This summer, Chattanooga’s greenways became a laboratory for 10 undergraduate students across the country.
Intertwining ecology, biology, geography and public policy, the students used their interdisciplinary research in hopes to improve the Tennessee Riverwalk and South Chickamauga Creek Greenway.
The students stood in front of the Parks and Outdoors department of the City of Chattanooga on July 24 to share their findings from their Research Experience for Undergraduates (REU) program.
The REU program is a partnership between researchers at the University of Tennessee at Chattanooga and Southern Illinois University Edwardsville (SIUE) called the Urban Greenspace Research Collaborative (UGRC).
Dr. DeAnna Beasley, UC Foundation Assistant Professor and principal investigator of UGRC, said there were two main questions driving the research:
How does microclimate variability influence the ecology and sociology of the greenways? And how does this empirical data translate into policy?
Josephine Saikali, originally from Stuttgart, Germany, and a senior Environmental Studies student at Shenandoah University in Winchester, Virginia, traveled to Tennessee for her first time to participate in the REU program.
She explained their various research methods, including one of her favorites—ant research.
“Ants are everywhere, and ants can serve as an indicator. One of the things that we are seeing is ants are changing the way they eat,” Beasley said. “It’s exciting to think about it in the context of greenways because greenways pass through different aspects of the city.”
Saikali said she and the other REU students set bait for the ants and spent several hours counting them. This research was the most surprising to her, she explained, because she noticed the different feeding behaviors of the ants in different areas of the greenways.
“I find it cool,” she said. “The idea that human actions can have such an impact on what insects eat.”
Dr. Shannon McCarragher, assistant professor of geography at SIUE and another principal investigator of the UGRC, visited UTC for a week-long lesson in vegetation.
McCarragher explained how the research methods overlapped as the variability of ant species predicts the vegetation in certain areas.
“When we assess the insects we get a sense of the vegetation,” she said, “so it’s these little pieces that nicely overlap into a bigger question.”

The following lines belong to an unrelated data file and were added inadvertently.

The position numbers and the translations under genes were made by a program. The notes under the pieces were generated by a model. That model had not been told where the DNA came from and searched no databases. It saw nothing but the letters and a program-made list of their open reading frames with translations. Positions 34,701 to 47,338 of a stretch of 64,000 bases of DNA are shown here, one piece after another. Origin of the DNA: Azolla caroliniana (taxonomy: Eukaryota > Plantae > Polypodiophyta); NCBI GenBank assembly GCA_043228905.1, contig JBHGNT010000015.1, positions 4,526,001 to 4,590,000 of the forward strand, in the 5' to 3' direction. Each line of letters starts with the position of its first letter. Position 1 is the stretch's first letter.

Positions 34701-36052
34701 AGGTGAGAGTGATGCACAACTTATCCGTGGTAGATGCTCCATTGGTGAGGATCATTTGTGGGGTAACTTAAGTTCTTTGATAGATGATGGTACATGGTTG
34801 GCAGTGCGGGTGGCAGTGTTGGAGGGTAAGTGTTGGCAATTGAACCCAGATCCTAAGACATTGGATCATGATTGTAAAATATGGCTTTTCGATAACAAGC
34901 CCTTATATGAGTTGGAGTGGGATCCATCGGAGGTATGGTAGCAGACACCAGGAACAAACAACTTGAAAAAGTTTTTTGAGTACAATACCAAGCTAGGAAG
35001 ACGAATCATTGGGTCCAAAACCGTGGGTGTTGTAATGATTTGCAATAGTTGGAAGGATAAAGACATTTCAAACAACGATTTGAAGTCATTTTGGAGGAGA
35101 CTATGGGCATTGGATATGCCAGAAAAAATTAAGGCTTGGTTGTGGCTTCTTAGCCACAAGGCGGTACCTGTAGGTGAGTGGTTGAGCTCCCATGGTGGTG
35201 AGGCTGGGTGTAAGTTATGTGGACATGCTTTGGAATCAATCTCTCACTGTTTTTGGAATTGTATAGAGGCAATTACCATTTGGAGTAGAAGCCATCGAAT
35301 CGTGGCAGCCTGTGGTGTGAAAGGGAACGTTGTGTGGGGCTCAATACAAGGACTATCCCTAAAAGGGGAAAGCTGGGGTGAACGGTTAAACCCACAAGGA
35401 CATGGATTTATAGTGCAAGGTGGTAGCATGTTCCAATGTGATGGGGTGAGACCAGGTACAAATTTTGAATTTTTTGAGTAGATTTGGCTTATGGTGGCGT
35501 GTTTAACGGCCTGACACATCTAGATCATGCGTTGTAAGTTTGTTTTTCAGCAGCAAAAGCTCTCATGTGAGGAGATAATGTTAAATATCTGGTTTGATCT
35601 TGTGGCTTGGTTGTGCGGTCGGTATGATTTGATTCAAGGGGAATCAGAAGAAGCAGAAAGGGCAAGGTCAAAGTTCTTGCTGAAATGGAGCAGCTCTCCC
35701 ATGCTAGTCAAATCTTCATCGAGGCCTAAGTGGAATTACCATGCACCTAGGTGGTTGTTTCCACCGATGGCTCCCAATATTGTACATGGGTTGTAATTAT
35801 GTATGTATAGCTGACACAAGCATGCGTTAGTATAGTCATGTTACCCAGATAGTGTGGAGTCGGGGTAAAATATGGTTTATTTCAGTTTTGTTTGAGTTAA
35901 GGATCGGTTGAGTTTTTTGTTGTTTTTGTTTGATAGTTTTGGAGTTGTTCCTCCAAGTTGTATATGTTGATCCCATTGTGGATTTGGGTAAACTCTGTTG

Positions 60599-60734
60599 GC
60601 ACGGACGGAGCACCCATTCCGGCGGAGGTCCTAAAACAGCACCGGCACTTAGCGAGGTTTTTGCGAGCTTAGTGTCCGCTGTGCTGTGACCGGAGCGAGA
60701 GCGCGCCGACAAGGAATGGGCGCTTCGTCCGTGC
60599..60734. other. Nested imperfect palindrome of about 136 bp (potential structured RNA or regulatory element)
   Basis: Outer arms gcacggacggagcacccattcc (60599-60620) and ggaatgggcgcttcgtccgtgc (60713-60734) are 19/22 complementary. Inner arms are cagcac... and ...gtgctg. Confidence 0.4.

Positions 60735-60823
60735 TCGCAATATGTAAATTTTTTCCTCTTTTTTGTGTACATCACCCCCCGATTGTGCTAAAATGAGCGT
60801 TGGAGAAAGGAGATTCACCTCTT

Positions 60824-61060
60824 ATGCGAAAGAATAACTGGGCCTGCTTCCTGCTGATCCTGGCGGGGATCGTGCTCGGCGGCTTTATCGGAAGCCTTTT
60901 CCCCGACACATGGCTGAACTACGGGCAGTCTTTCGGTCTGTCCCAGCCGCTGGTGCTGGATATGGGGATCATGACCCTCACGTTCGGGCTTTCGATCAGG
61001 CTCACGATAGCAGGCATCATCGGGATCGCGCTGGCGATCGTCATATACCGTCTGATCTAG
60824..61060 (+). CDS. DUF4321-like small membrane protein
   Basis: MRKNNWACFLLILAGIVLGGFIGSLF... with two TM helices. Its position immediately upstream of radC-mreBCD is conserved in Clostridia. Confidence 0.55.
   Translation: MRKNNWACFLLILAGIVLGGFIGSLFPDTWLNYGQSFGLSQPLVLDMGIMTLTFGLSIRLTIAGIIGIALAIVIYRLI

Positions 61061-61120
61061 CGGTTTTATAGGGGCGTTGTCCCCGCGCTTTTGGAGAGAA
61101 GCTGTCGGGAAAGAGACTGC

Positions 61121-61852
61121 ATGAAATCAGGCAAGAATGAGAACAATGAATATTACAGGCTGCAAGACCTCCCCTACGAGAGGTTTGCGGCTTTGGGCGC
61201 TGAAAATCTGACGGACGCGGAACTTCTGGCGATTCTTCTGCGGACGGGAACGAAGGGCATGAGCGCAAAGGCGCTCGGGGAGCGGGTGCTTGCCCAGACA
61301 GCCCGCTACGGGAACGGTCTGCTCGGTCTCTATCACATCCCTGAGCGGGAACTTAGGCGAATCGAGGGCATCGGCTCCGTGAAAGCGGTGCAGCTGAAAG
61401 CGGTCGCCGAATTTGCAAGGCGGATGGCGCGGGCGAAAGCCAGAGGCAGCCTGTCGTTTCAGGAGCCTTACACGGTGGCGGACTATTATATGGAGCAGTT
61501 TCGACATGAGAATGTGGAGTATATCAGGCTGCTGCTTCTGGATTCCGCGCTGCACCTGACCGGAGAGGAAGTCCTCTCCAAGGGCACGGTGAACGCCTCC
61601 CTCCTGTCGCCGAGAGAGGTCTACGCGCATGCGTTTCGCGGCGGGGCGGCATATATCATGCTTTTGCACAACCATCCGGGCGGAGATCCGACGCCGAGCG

Another aspect of their research, according to Saikali, was collecting microclimate data by attaching microsensors on electric bicycles, which they rode through the greenways.
Assistant professor of public administration and co-principal investigator Dr. Christopher Acuff explained that greenways provide refuge and relief for those affected by urban heat.
“We found Chattanooga as one of the worst offenders when it comes to disparity between urban heat and formerly red-lined areas, even to this day, compared to the way the city was segregated in the ’30s and ’40s,” he said.
Acuff led research on usage pattern data such as user modality, amenities and demographics of the greenways, which the students tracked using GIS mapping software. He aided the students in translating their research for policymakers.
“Part of what we wanted students to learn is not just doing the research and the process that goes into that, but how they can make the world better by what they learned,” Acuff said.
In their findings, the REU students stated that in predominantly Black and Spanish-speaking communities in Chattanooga, there is a lack of shade amenities, exacerbating the urban heat’s impact and exposing residents to higher temperatures without relief.
They also found that there were fewer accessibility points to the greenways in these communities, along with fewer bike access and bike lanes.
In their research on vegetation, the students found the lack of tree canopy cover corresponded to more severe heat on the greenways. Trees that are somewhat to not at all drought-resistant appeared more frequently on the greenways, which could endanger them as global temperatures rise.
As plant heights increased along the greenways, the students found that the number of ant species in the area also increased. Creating and protecting diverse and tall vegetation leads to higher species diversity, creating stronger ecosystems.
McCarragher commented on the importance of the students’ findings and the possibility of change for Chattanooga’s greenways.
“Hopefully, it gets used by those stakeholders or policymakers to inform their mitigation efforts to things that increase the resilience and sustainability of urban areas,” she said.
When Beasley, McCarragher and Acuff began the proposal for the REU program three years ago, they prioritized the use of collaboration between the students to help them with their research.
“We were being very intentional about integrating the students in terms of their work together,” Beasley said. “They’re going to come from different disciplines, have different backgrounds, so they can learn how to work together to address these research questions.”
For Saikali, her experience as an “outsider” helped her to notice aspects of the greenways that might not have been apparent for long-time residents.
“It makes it easier to notice things that may have blended in for people who have been here for years,” she said. “I have recognized certain things that need to be changed.”
The Urban Greenspace Research Collaborative plans to continue the REU program for the next two summers, hosting at SIUE next year and in Cleveland, Tennessee, for the 2025 cohort. For more information on the program, visit the Urban Greenspace Research Collaborative website.
For Story Map information on the students’ research: